Monday 29 November 2021

Australian Dogman or Yowie?


Man claims he was stalked by terrifying ‘dog man’ monster in Australian outback

A man has bizarrely claimed he was stalked by a terrifying “dog man” monster in the Australian outback – and even says he has picture “proof”.

The fisherman, called John, wildly claims he was left “petrified for a month” after encountering the supposed “half-dog, half-human creature” on two separate occasions.

Speaking on the Believe: Paranormal & UFO Podcast, the Aussie insisted he was “followed” by what he has branded a “dog man” – and claims he “thought he was going to be killed”.

John was fishing from his kayak on Boxing Day last year when he says the first incident happened.“I noticed that every time I took a stroke with the paddle of my kayak, whatever this thing was, it was taking a stride to each paddle I was taking,” he said.I stopped for a bit and the sound stopped in the bush too, and I thought it was a bit odd.“So I took off paddling again, and sure enough as soon as I started to paddle every stroke, this thing would take a step.So whatever it was, this thing was following me, it wasn’t a coincidence or anything. It was more of a stalk.”

Freaked out, John took a snap and claims he captured the “dog man” on camera.

Read rest see photo here:

 There is not a great deal of history of dogmen or wolf men but there is the Yowie or monster men of Australia.

“Within a period of five months beginning in late 1977 five separate yowie incidents were reported in or near Lamington National park in southeast Queensland.”

Read full story here :

Read about the Yowie here:

The photo is blurry and could be  a hoax or maybe its not a dogmen but a Yowie.What do you think? If you are aware of other sightings of this creature please post in the comments.

Sunday 21 November 2021

Monday 15 November 2021

Yaquina Bay Monster?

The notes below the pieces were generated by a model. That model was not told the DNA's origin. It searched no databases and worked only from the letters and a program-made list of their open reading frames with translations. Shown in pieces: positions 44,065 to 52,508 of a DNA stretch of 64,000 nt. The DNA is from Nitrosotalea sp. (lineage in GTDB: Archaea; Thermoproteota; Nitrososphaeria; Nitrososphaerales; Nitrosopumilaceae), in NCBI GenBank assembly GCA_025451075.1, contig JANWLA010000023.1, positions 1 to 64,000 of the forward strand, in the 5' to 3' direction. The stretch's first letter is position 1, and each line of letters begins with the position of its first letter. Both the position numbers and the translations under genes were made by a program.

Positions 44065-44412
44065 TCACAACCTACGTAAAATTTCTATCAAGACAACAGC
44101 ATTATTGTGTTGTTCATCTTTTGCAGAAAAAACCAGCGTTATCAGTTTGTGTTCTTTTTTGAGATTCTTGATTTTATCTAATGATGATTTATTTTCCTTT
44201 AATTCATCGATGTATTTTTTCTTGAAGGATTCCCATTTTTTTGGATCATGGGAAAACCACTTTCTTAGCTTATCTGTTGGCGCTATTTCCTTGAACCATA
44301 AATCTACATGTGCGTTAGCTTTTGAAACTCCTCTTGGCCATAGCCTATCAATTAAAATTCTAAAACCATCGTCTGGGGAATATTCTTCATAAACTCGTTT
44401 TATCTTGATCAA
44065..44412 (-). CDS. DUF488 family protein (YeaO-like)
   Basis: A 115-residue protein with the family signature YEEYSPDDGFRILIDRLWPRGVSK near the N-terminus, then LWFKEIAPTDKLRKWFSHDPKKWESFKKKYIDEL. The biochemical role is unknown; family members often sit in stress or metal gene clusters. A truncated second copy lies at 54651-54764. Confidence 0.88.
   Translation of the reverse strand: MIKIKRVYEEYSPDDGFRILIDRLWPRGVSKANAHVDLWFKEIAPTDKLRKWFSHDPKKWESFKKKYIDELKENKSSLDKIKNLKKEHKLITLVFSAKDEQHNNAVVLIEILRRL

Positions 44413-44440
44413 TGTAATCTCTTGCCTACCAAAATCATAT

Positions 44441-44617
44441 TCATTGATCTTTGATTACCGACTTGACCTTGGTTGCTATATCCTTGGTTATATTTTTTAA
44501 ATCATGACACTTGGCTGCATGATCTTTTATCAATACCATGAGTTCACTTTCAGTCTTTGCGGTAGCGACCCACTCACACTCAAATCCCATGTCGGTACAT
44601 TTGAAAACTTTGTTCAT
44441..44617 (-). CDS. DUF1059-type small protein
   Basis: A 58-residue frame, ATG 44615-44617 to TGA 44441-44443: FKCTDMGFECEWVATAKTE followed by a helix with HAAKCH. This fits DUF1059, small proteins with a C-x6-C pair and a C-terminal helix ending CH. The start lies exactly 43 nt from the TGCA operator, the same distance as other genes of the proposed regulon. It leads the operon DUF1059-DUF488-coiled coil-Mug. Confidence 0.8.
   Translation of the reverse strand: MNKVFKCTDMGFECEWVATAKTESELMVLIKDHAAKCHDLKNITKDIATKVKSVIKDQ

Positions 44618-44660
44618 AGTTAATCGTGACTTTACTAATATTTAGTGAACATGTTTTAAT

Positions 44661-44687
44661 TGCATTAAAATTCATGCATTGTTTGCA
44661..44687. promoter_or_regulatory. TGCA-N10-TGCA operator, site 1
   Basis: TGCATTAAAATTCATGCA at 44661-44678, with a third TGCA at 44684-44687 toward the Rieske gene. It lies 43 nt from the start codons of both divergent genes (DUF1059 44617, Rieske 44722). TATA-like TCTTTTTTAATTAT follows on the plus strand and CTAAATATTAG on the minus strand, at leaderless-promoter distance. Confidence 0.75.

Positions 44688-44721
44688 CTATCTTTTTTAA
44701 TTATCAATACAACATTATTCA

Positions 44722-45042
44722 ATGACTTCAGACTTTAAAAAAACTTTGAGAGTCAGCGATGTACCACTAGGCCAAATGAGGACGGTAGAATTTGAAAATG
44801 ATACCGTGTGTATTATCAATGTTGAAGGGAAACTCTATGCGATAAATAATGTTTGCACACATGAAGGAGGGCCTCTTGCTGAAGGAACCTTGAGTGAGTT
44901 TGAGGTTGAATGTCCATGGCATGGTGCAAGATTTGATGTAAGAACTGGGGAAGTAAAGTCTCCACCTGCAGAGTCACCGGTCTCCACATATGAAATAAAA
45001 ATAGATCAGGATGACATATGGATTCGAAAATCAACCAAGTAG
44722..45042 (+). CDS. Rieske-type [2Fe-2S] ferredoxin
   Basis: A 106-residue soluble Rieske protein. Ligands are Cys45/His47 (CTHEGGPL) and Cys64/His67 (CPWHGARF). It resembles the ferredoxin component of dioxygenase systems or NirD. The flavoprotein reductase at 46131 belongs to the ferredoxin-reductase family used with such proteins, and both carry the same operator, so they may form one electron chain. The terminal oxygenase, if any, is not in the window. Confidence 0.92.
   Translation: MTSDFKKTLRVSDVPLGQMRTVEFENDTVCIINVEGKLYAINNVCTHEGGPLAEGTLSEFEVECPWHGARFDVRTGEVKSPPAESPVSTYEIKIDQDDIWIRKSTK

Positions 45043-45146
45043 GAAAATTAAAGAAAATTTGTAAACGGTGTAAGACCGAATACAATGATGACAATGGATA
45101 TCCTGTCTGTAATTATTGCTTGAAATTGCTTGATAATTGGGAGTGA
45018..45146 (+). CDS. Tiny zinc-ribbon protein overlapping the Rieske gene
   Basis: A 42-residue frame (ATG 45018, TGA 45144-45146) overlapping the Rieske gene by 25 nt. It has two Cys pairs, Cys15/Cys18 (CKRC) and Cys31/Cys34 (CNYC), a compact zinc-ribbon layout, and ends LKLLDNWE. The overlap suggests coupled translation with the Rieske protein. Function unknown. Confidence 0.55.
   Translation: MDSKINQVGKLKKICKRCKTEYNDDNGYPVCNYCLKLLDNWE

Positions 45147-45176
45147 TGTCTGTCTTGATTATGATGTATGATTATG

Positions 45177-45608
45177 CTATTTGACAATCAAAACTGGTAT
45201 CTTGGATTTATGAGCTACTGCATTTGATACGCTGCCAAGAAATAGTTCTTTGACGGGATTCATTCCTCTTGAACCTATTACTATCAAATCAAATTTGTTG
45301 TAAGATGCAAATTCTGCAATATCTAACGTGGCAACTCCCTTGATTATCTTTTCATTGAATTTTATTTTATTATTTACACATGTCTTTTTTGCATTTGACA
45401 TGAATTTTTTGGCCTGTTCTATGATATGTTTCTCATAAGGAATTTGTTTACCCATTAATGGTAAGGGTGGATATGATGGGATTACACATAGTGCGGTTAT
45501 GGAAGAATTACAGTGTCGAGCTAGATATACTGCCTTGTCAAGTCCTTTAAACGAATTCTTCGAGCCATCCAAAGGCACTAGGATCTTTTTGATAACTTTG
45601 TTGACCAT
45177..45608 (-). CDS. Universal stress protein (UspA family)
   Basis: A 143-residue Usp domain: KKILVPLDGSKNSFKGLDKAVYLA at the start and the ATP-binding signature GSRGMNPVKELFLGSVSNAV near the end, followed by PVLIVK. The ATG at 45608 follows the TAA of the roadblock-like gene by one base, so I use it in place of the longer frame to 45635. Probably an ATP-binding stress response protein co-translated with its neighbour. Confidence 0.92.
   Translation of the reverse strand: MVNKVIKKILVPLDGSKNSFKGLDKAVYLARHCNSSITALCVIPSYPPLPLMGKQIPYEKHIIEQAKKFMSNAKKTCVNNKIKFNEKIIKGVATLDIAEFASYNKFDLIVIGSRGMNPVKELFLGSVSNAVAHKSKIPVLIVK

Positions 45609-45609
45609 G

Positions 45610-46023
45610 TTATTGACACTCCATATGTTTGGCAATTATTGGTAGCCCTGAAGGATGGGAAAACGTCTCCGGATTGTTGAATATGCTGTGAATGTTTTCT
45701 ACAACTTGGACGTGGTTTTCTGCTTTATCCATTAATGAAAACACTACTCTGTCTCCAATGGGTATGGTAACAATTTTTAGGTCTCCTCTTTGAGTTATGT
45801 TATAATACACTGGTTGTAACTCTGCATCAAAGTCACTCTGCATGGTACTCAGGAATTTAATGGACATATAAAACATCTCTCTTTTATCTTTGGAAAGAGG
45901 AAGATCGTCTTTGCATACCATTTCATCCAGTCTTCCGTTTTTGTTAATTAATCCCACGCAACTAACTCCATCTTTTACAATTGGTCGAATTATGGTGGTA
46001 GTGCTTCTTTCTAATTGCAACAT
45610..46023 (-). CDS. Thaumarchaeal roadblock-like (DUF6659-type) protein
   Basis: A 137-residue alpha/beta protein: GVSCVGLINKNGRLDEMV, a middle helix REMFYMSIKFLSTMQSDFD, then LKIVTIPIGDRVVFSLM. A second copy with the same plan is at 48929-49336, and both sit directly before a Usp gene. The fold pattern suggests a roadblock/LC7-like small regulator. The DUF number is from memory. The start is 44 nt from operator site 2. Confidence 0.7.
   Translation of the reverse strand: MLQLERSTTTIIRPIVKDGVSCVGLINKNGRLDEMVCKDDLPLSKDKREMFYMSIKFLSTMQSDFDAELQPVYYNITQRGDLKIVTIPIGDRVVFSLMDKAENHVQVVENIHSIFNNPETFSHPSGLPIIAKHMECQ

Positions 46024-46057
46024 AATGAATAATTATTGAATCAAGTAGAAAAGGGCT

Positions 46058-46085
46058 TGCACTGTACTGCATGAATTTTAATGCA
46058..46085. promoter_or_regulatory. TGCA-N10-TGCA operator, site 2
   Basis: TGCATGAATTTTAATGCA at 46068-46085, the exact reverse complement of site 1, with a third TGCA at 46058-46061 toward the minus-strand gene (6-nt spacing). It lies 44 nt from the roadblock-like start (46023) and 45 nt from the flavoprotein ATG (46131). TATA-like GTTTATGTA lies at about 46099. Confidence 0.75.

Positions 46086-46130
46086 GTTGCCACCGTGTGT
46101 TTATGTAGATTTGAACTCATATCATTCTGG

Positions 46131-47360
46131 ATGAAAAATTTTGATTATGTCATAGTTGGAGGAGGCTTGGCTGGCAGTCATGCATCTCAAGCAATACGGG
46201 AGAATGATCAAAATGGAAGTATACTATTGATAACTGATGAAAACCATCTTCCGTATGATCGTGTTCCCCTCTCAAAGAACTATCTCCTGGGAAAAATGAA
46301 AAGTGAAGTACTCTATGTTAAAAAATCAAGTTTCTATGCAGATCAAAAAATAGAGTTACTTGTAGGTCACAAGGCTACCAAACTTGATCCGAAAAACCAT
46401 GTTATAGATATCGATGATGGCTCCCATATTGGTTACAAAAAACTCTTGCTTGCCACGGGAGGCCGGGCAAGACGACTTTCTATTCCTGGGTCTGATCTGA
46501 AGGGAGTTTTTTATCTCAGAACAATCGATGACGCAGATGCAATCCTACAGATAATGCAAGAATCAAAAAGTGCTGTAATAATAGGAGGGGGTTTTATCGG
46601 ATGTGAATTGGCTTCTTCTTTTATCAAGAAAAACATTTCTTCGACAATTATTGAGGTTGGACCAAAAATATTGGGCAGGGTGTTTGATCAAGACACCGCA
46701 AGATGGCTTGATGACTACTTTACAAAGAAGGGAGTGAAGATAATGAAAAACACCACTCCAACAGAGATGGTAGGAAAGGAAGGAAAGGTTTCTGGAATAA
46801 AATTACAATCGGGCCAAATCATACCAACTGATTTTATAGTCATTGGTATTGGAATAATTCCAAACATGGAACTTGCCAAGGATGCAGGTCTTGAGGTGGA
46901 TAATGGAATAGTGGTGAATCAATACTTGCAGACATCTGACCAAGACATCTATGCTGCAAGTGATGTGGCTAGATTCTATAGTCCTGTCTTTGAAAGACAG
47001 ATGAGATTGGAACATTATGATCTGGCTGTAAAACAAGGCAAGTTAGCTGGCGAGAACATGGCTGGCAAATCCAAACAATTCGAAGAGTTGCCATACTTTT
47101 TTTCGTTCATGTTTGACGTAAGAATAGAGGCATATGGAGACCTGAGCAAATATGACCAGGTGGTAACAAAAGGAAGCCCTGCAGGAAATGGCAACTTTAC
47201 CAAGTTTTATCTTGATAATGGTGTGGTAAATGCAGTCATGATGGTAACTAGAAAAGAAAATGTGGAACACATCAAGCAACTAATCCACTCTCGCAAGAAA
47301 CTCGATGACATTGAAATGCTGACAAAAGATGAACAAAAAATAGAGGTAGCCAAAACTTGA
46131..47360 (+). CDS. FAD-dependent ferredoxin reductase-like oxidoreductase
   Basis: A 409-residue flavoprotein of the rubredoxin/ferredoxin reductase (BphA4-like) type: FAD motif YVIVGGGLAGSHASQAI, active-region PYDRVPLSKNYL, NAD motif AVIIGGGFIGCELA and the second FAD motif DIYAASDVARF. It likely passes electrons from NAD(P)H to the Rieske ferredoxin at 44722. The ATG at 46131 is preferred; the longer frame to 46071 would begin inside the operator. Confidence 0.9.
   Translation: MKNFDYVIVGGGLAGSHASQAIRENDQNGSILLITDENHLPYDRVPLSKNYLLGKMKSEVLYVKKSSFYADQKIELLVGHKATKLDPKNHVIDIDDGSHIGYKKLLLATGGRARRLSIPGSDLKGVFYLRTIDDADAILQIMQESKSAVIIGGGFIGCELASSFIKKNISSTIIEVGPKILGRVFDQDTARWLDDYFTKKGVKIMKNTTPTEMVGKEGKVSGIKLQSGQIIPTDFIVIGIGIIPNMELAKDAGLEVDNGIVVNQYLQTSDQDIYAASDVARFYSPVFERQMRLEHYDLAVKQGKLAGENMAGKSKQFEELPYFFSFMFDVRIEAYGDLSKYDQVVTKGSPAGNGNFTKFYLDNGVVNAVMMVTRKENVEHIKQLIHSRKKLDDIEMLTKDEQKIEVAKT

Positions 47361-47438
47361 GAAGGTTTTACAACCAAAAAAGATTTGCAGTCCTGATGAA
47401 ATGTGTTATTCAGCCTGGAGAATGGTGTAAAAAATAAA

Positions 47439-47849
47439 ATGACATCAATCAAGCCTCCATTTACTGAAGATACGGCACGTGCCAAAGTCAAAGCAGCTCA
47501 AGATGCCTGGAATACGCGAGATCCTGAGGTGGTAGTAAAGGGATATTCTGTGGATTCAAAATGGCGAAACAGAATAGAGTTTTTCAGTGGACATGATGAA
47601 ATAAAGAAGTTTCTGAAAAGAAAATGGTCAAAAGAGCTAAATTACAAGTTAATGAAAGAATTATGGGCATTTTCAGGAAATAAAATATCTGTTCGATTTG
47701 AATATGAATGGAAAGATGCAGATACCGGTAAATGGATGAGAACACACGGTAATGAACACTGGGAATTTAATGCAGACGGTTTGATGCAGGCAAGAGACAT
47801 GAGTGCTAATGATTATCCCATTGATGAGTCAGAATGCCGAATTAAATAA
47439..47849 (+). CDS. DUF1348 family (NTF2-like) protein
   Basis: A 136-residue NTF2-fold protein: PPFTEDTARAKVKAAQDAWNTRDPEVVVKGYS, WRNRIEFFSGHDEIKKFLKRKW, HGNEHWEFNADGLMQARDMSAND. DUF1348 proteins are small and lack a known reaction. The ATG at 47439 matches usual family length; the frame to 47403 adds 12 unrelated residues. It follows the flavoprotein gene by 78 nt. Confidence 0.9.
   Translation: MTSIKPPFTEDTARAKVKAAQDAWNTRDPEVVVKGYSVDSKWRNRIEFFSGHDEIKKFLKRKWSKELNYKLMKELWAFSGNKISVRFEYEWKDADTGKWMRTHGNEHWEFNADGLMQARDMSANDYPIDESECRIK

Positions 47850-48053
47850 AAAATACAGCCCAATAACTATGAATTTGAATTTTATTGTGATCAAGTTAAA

Yaquina Bay Nessie

Yaquina Bay is a coastal community  in Newport, Oregon, The bay is a semi-enclosed body of water  with connection to the Pacific Ocean, but also diluted with freshwater from the Yaquina River. The Bay is traversed by the Yaquina Bay Bridge.

The  Yaquina Bay News reported in 1935 that two sea creatures, matching the description of a Kronosaurus (extinct aquatic creature), had been sighted off the coast, attacking local sea lions. It was dated June 13th and stated ‘seen by a couple ,no names given’.

Nicknamed Nessie, the Yaquina Bay Monster. A statue has been erected in the town of  a Kronosaurus, a plesiosaur that has been extinct for millions of years to represent the monster.

No further sightings seem to have been reported so was it a hoax? Anyone with further information please post.

Pollution Squid ?


The Oil Pit Squid

Can creatures survive in Industrial waste? The strange story of the oil pit squid suggests they might.

The story goes that workers cleaning out a sludge pit at GMC Delphi Interior and Lighting plant (Plant 9) in Anderson Indiana in 1996, found  greyish-red, tentacled creatures about an inch (2.5 cms) in diameter and 6-8 inches (15-20cms) long living in a mixture  of oil, antifreeze, and chemicals left from manufacturing car parts. They had one eye with  an eyelid.One was said to have been killed and placed in a jar to be sent for examination but the jar disappeared leaving no evidence.

Sharon Morton, spokeswoman for the GMC Delphi Interior and Lighting Plant Number 9 said in a statement that what workers found in the pit was a bacterial growth that formed when organic matter was placed in freshwater. The cause of this, according to Morton, was a broken sprinkler line nearby that allowed freshwater to seep into the emulsion pit. No more were found.

Is it possible that the jar disappeared to hide the evidence or was it a hoax? There have been fish that have adapted to living in polluted waters so it could be possible .What do you think.

You can read more here:

Ken de la Bastide, "Creature in Plant 9 Pits," Anderson (Lnd) Herald Bulletin, March 5, 1997, p. 1;

Tim Swartz, "Mystery of the Oil Pit Squids," Strange Magazine, no. 18 (Summer 1997): 28-30.